But nobody dies today; everybody lives, ’cause The Doctor said so–and besides, there’s no need for killing, at least not yet.  Not in my fictional word . . .

Kerry’s a little lost in his thoughts as he zooms over Selena’s Meadow, and it set up the post’s title, because if there’s one thing Kerry’s starting to understand, it’s cold.

And for your viewing enjoyment, follow Kerry's route along the line from left to right.

And for your viewing enjoyment, follow Kerry’s route along the lower line from left to right.


(All excerpts from The Foundation Chronicles, Book Two: B For Bewitching, copyright 2015 by Cassidy Frazee)

The race started well. Kerry began on the inside in fifth but shot to third half way through Woodland Path. He went after Rivânia Suassuna from Åsgårdsreia and Penny the moment they were over Selena’s Meadow. This was their first race with snow on the ground, and Kerry had to fall back so he’d know where the leaders were, as he didn’t want to run into them—

Which he’d continue to do for that and the next six laps.

They only place anyone could make time without fear of hitting anyone was in the air, and the moment they were airborne and picking up speed the wind chill came down on them hard. The minus fifty wind chill the Salem Overnight flight encountered was mind-numbing, but Kerry never spoke much of the minus twenty wind chill they dealt with for their overflight of Nova Scotia and New Brunswick. He never mentioned it because it was something they—the entire flight—knew they would need to withstand when they were on The Polar Express, and to do so for far longer than the few hours before arriving home.

There was a huge difference between that cold and the chill Kerry felt now: on the first and this last overnight flight, all that was necessary was set a heading and fly straight. Here he had to keep his mind on rising, diving, and turning, all usually being done while avoiding other racing and the safety enchantment.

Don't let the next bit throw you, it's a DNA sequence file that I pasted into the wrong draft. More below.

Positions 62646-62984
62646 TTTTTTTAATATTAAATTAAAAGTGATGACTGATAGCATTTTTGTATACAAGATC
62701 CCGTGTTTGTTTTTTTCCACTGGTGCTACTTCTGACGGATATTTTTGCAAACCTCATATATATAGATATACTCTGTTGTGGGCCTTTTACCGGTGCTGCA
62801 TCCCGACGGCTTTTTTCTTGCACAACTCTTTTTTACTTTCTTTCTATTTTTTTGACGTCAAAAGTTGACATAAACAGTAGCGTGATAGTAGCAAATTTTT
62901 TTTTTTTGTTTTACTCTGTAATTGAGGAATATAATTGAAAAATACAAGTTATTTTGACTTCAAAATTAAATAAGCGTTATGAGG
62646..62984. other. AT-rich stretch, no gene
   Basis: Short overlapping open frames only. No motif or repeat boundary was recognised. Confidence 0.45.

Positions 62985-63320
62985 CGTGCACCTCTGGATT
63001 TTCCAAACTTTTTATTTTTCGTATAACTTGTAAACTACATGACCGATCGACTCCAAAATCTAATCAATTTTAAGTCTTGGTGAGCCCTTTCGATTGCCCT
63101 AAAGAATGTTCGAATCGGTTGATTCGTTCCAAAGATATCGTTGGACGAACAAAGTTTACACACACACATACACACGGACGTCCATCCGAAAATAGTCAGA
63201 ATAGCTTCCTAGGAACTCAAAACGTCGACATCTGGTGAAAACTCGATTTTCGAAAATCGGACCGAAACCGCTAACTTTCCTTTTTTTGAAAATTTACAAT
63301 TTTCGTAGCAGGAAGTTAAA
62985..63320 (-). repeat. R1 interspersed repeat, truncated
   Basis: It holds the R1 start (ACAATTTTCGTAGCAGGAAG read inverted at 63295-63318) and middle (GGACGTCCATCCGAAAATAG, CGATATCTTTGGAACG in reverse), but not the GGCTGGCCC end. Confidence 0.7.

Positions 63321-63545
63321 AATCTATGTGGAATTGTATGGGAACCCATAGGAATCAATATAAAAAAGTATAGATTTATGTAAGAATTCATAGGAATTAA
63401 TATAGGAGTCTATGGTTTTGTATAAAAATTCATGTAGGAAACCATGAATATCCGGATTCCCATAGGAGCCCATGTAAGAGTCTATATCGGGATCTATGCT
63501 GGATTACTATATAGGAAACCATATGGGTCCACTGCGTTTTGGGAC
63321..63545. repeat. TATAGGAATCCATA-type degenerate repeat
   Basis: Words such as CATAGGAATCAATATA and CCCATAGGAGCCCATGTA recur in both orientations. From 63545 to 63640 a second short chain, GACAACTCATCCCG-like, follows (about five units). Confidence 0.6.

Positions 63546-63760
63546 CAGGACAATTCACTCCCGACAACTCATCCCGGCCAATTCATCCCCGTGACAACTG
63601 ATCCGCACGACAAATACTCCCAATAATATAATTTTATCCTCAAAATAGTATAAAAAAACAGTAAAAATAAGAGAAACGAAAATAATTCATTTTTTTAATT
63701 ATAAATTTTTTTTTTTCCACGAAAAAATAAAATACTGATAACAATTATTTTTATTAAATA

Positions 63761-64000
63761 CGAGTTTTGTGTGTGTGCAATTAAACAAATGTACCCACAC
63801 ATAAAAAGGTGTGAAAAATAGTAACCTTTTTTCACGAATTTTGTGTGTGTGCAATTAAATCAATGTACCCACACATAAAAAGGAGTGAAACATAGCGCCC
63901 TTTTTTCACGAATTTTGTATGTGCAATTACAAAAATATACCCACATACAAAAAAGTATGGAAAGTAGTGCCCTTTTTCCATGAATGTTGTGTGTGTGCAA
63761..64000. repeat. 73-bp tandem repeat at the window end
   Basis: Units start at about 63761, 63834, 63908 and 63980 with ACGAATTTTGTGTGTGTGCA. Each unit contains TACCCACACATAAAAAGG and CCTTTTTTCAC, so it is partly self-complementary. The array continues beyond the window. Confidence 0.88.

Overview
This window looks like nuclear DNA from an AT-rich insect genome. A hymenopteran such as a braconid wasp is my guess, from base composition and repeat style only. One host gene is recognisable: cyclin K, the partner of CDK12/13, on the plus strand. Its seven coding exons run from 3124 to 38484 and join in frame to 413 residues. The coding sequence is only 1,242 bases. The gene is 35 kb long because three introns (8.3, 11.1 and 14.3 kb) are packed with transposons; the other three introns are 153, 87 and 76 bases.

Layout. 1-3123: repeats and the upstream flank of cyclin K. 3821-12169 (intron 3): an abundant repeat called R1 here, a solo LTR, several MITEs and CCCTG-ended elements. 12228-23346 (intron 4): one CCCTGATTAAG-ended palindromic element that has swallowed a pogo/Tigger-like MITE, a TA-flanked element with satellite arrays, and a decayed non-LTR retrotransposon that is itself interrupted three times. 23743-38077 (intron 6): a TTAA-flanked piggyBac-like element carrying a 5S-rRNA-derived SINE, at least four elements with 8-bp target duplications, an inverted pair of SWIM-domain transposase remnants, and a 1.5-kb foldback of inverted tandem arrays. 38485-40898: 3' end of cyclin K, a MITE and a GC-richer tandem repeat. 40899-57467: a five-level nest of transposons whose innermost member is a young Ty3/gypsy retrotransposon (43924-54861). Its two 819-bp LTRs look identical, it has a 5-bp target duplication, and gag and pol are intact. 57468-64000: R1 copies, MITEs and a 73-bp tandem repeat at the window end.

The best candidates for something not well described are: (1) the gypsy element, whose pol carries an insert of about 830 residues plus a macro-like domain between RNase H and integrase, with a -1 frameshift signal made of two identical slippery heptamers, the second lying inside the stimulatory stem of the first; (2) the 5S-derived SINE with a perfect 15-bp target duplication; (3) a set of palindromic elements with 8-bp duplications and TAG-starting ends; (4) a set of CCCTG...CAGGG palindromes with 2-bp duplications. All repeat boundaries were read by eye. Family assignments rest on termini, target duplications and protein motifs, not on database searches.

But he didn’t have time to think about what had already happened: it was the last lap, and he was approaching Meadow Climb at high speed. Turning to the left as he cleared the trees, he pulled his broom to the right and set up in the middle of Pentagram Pass. It was only as he began passing Blodeuwedd Coven tower that checked to see if he still had someone behind him.

An Åsgårdsreia flier continued to stalk him from about five PAV lengths back. He quickly checked the ID on their broom and had his suspicions confirmed: it was Anna Laskar, who’d stuck with him since this point in the first lap. Kerry relaxed, because Anna didn’t worry him. Her B Team records showed she was a clean racer, and in those sections of the Blue Line where someone could get aggressive and dangerous, she’d decided not to push her luck and remained behind him. He knew it was entirely possible that she was going to make a move against him at some point during this last lap, just as Alex had during his first Blue Line race—and there was even the possibility that she may do something to hurt him because she was friends with Lisa—

As he set up for his dive into The Trench he discounted this last thought: Anna wasn’t racing like someone who was out to get him. She was being careful and deferred his experience where necessary. There was also the moment before the race processional, when the fliers were setting up inside The Diamond, where Anna came over and not only wished everyone a good race, but said she’d do her best not to cause a problem on the course, and that she’d get out of the way of the more experienced racers if it should come to that.

No, Anna didn’t worry Kerry. But he’d not seen Lisa since the green lights flashed . . .


It would appear that (1) flying in low wind chills isn’t fun, (2) racing in them is even less fun, and (3) Anna seems to be a good sport and not an evil little bitch like her friend Lisa, who is still on Kerry’s mind.  But we’re only about a quarter of a way through that last lap, and like I said, the universe doesn’t give a shit if you’re cold or worried–

And neither does the author.

But then again, I am the universe here.

Tracking Through the Snow

Not a slow start to the morning, but a bit of one last night, because a new scene started and there was all the stuff I had to do for research and pictures and thinking how I’m gonna start–you know, the usual nonsense I go through with every scene for like the last six hundred or so thousand words.  One might imagine that I’d be used to this stuff by now . . .